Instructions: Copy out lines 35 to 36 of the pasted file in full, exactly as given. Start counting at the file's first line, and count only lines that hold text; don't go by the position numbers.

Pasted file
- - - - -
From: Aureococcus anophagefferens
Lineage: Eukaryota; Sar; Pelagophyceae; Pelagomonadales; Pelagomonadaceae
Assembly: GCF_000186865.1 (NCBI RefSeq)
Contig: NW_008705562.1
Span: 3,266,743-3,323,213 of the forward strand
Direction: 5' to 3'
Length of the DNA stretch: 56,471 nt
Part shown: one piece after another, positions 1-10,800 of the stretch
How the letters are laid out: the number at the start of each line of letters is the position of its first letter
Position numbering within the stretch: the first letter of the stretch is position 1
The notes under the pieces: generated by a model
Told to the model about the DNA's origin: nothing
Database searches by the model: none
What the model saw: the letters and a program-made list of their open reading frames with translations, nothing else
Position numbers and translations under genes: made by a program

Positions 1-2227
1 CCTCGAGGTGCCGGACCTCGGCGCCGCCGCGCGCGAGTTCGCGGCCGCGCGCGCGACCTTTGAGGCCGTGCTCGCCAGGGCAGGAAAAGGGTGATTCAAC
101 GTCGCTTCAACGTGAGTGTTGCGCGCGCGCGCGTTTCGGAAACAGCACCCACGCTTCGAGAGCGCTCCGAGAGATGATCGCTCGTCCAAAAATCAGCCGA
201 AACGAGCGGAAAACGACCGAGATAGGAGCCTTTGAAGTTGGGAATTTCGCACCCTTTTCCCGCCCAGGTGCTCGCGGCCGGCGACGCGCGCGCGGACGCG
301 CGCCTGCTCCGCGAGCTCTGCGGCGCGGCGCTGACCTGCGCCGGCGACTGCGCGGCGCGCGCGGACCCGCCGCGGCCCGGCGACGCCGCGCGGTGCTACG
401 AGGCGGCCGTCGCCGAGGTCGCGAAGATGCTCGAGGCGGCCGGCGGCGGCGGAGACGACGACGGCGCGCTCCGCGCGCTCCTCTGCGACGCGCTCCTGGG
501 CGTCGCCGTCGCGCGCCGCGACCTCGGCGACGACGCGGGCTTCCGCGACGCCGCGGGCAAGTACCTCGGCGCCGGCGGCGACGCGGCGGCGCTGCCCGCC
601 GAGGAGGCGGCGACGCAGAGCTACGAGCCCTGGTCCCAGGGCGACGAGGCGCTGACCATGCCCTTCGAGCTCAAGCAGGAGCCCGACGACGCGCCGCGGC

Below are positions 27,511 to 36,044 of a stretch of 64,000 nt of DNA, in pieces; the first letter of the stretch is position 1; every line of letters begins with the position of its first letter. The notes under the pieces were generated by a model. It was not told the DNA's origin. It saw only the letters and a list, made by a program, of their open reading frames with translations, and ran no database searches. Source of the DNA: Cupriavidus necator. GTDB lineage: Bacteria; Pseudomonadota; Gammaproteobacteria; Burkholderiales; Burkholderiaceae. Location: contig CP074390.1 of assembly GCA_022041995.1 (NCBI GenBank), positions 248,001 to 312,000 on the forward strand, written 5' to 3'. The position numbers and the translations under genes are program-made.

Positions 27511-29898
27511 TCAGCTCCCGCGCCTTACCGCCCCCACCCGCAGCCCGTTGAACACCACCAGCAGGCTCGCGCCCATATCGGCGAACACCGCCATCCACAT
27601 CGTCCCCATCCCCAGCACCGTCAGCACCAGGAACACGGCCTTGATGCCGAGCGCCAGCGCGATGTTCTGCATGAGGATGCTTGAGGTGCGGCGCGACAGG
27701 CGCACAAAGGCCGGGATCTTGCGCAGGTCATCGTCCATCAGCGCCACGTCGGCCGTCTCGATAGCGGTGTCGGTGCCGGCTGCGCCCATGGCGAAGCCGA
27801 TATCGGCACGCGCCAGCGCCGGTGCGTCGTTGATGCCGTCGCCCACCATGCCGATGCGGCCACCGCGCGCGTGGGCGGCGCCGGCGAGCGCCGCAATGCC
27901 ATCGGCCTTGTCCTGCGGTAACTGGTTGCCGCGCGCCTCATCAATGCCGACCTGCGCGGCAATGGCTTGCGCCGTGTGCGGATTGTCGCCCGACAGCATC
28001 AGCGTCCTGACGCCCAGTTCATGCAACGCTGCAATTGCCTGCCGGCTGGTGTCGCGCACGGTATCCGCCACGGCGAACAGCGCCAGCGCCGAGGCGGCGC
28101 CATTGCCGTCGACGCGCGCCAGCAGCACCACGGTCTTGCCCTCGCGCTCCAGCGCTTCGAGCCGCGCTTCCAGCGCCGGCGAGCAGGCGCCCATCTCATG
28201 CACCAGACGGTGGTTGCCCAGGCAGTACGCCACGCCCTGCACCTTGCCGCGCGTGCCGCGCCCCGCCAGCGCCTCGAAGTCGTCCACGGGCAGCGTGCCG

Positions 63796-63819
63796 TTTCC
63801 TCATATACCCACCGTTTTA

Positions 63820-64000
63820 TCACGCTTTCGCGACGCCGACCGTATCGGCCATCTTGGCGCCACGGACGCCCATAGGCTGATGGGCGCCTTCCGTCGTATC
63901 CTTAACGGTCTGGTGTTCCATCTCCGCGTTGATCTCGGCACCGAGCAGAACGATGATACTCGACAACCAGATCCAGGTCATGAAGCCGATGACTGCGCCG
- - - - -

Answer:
63796 TTTCC
63801 TCATATACCCACCGTTTTA